1.3Comp071110 - 1 1.3. Complementation Theorems. Recall the...

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1 1.3. Complementation Theorems. Recall the Complementation Theorem from section 1.1. It first appeared in print in [Fr92], Theorem 3, p. 82, (in a slightly different form), where we presented some precursors of BRT. The Complementation Theorem is closely related to the standard Contraction Mapping Theorem. We discuss the connection below. The Complementation Theorem is also closely related to a well known theorem, due to von Neumann in [VM44], and subsequent developments in graph theory. We discuss this at the end of this section. COMPLEMENTATION THEOREM. For all f SD there exists A INF such that fA = N\A. COMPLEMENTATION THEOREM (with uniqueness). For all f SD there exists a unique A N with fA = N\A. Moreover, A INF. Before giving the proof of the Complementation Theorem (with uniqueness), we discuss some alternative formulations. The Complementation Theorem (without uniqueness) is written above as a statement of EBRT in A,fA on (SD,INF). Strictly speaking, we cannot express the uniqueness within BRT. DEFINITION 1.3.1. A . B is the disjoint union of A and B, and is defined as A B if A,B are disjoint; undefined otherwise. E.g., A . B = C if and only if A B = C A B = . Note that there are other equivalent ways of writing fA = N\A. E.g., we can write fA = N\A. A = N\fA. A . fA = N. The first evaluates the action of f on A. The second asserts that A is a fixed point (of the operator that sends each B to N\fB.
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2 The third asserts that N is partitioned into A and fA. Proof: Let f SD. Note that for all A N, n fA if and only if n f(A [0,n)). We inductively define a set A N as follows. Suppose n 0 and we have defined membership in A for all 0 i < n. We then define n A if and only if n f(A [0,n)). Since f SD, we have for all n, n A n fA as required. Now suppose fB = N\B. Let m be least such that A,B differ. Then m B m fB m f(B [0,m)), and m A m f(A [0,m)). Since A [0,m) = B [0,m), we have m A m B. This is a contradiction. Hence A = B. If A is finite then fA is finite and N\A is infinite. Hence A is infinite. QED It will be convenient to use the following terminology. Let f:X k X. DEFINITION 1.3.2. Let f be a multivariate function with domain X (see Definitions 1.1.8 - 1.10). A complementation of f is a set A X such that fA = X\A. Thus we can restate the Complementation theorem (with uniqueness) as follows. COMPLEMENTATION THEOREM (with uniqueness). Every f SD has a unique complementation. Note that we have proved the Complementation Theorem (with uniqueness) within the base theory RCA 0 of Reverse Mathematics. See [Si99]. The Complementation Theorem is obviously a particularly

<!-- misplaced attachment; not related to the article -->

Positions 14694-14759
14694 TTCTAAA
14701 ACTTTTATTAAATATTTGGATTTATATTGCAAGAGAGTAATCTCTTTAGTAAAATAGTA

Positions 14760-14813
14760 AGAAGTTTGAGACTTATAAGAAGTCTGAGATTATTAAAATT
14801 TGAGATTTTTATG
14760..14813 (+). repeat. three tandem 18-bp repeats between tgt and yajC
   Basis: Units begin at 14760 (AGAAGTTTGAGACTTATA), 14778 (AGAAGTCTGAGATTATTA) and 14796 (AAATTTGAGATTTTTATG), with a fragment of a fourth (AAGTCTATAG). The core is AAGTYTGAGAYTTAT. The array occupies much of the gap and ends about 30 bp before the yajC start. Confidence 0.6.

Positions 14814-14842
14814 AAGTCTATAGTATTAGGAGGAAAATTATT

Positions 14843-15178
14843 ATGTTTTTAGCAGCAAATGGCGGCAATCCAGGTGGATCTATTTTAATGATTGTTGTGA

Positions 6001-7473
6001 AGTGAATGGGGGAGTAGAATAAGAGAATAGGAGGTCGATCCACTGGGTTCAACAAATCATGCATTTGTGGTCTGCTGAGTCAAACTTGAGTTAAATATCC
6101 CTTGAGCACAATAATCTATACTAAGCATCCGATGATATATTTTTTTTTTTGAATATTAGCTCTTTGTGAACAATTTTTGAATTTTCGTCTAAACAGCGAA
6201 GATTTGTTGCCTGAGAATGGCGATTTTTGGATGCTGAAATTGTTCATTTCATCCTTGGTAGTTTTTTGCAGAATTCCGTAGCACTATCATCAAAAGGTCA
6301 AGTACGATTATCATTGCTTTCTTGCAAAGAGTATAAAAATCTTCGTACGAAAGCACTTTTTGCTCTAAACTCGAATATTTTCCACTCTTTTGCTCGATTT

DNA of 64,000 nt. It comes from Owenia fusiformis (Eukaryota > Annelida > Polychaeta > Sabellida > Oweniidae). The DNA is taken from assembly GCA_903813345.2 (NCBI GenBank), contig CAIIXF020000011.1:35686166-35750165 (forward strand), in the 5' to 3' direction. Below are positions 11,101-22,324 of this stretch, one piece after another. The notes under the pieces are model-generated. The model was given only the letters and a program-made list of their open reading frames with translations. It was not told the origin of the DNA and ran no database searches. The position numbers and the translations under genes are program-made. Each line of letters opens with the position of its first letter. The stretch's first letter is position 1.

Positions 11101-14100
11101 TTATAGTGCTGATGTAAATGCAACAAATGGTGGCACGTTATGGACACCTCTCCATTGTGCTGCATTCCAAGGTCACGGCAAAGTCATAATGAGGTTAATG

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1.3Comp071110 - 1 1.3. Complementation Theorems. Recall the...

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